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       For Immediate Release
       May 27, 1999
       EA 99-22
       Contact:  Mike Oliver 812-522-4352
       E-mail:        Mike_Oliver@mail.fws.gov
       Bringing with her the hopes for a new migrating population 
       of rare trumpeter swans, a female trumpeter has made the 
       730-mile return journey from Muscatatuck National Wildlife 
       Refuge to Sudbury, Ontario, Canada.  Part of an experiment 
       to establish a new migratory flock, the trumpeter was one of 
       four swans that followed an ultra-light aircraft last winter 
       from Canada to southern Indiana in an effort to teach the 
       birds a migratory route between summer nesting grounds
       and a new wintering area.
       The trumpeters left Muscatatuck National Wildlife Refuge 
       in early February.  The female made the return trip to
       Canada without the help of the ultra-light to lead the way. 
       Her arrival on May 5, 1999, back at the site where she and 
       other trumpeters were trained to follow an ultra-light was 
       confirmed by members of the Migratory Bird Research
       Group, the team of scientists who trained the birds.
       "This is a very exciting step in the process of establishing a 
       new migratory flock of trumpeters," said Muscatatuck
       Refuge Biologist Mike Oliver.  "The fact that this trumpeter 
       made it back to the training site in Canada means she, and 
       possibly the other birds, learned the migratory route by 
       following the ultra-light south last winter.  Our hope is that 
       some of the other Muscatatuck birds will also return, and 
       ultimately, that one or more of them make the fall journey back 
       to southern Indiana to spend the winter."
       Efforts by the Migratory Bird Research Group to reestablish 
       such a population began in the summer of 1998.  Migratory 
       Bird Research Group biologist Wayne Bezner-Kerr and his 
       colleagues experimented with various techniques to raise 
       young trumpeters and teach them to follow an ultra-light 
       aircraft.  After months of practice, a group of young swans 
       departed their training grounds in southern Ontario in early 
       December and followed Bezner-Kerr, who piloted the ultra-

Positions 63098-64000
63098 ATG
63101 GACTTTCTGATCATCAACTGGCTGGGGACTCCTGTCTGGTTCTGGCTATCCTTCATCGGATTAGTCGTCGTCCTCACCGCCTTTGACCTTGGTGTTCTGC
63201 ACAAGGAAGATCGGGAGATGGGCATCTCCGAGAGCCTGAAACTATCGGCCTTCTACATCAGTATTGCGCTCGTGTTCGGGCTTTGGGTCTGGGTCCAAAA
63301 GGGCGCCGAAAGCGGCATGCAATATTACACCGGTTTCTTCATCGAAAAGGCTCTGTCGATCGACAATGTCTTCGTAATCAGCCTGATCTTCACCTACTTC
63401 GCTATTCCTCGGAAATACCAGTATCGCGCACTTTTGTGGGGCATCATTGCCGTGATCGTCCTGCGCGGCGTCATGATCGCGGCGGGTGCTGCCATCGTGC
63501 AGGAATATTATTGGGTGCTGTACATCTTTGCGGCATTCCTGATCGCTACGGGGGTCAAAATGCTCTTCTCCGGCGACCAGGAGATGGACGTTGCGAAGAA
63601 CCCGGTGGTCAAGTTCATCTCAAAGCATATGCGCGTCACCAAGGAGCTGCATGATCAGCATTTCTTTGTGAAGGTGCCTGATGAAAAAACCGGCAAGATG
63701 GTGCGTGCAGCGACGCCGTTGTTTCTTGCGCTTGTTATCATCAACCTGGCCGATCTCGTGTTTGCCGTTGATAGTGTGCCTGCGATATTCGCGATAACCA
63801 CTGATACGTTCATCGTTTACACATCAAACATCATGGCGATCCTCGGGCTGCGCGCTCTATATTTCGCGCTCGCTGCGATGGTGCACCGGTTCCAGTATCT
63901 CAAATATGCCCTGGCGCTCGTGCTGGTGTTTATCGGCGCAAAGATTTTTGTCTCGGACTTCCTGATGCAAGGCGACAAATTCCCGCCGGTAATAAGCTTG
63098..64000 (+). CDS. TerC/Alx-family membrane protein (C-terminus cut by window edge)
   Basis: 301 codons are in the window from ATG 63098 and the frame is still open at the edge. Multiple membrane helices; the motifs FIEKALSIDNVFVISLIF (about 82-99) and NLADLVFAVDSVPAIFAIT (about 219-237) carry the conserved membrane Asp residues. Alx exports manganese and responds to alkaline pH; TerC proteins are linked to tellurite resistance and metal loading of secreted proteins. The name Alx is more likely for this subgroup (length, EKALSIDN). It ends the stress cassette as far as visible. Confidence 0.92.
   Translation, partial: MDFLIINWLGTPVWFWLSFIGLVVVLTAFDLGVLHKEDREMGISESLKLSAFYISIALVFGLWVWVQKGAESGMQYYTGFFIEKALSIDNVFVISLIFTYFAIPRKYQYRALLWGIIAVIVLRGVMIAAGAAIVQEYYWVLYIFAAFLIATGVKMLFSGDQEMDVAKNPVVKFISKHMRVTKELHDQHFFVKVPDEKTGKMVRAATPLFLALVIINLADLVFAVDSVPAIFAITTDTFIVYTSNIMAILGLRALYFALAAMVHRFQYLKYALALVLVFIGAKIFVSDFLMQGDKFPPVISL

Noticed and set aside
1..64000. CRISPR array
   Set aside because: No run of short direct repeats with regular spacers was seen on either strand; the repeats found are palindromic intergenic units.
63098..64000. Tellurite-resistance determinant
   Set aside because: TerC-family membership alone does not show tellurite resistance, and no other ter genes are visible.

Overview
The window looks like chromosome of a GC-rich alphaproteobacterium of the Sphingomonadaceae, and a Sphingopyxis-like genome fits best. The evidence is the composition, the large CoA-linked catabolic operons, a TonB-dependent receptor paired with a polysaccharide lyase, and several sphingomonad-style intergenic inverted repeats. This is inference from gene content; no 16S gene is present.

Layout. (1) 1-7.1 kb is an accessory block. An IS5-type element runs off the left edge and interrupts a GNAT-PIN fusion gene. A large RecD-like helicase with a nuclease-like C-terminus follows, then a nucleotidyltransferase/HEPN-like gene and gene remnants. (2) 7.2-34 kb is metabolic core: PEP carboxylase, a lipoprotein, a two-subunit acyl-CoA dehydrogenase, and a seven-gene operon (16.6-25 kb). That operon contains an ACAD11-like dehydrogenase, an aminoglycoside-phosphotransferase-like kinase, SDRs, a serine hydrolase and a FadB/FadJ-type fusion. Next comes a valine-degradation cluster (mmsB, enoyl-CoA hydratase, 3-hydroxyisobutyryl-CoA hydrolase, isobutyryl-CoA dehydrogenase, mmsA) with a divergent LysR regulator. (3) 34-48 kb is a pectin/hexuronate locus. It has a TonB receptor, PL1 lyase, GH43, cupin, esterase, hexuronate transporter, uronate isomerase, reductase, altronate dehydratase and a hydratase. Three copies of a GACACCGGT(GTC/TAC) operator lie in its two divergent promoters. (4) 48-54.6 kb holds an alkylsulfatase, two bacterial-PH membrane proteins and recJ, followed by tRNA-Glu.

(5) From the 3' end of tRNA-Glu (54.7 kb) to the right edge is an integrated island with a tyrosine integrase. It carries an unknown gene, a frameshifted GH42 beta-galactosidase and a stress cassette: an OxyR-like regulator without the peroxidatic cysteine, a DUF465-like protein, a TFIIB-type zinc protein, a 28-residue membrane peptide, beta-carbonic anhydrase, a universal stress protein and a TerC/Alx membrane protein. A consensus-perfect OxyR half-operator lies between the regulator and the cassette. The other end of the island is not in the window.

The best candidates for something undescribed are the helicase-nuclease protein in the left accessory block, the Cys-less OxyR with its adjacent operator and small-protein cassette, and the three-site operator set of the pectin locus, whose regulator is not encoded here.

The group of four trumpeters flew with the ultra-light along 
       a route through Michigan, Ohio, and into Indiana.  They 
       reached their final stop, Muscatatuck National Wildlife 
       Refuge, near Seymour, Indiana, on December 23, 1998.
       The trumpeters then wintered at the refuge, while refuge 
       staff kept a close eye on them.
       "Since the time the swans left the refuge in February, we 
       had no confirmation of the trumpeters' location until the 
       female was reported May 5," said Oliver.  "We hope the 
       remaining swans will be accounted for soon."
       Trumpeter swans, the largest waterfowl in North America, 
       once existed throughout much of the northern United States 
       and wintered as far south as southern Indiana and Illinois. 
       However, unregulated killing and loss of habitat caused 
       populations to dwindle.  Before last winter's historic 
       experimental flight, a migrating population had not been 
       seen in southern Indiana for more than 100 years.
       The U.S. Fish and Wildlife Service is the principal federal 
       agency responsible for conserving, protecting, and 
       enhancing fish and wildlife and their habitats for the 
       continuing benefit of the American people. The Service 
       manages the 93-million-acre National Wildlife Refuge
       System comprising more than 500 National Wildlife 
       Refuges, thousands of small wetlands, and other special 
       management areas. It also operates 65 National Fish
       Hatcheries, 64 Fish and Wildlife Assistance Offices, and 78 
       Ecological Services Field Offices.  The agency enforces 
       federal wildlife laws, administers the Endangered Species 
       Act, manages migratory bird populations, restores nationally
       significant fisheries, conserves and restores wildlife habitat 
       such as wetlands, and helps foreign governments with their 
       conservation efforts. It also oversees the Federal Aid
       program that distributes hundreds of millions of dollars in 
       excise taxes on fishing and hunting equipment to state 
       wildlife agencies.  For more information about endangered 
       species and other programs managed by the Service, please 
       visit our web site at: http://www.fws.gov/r3pao/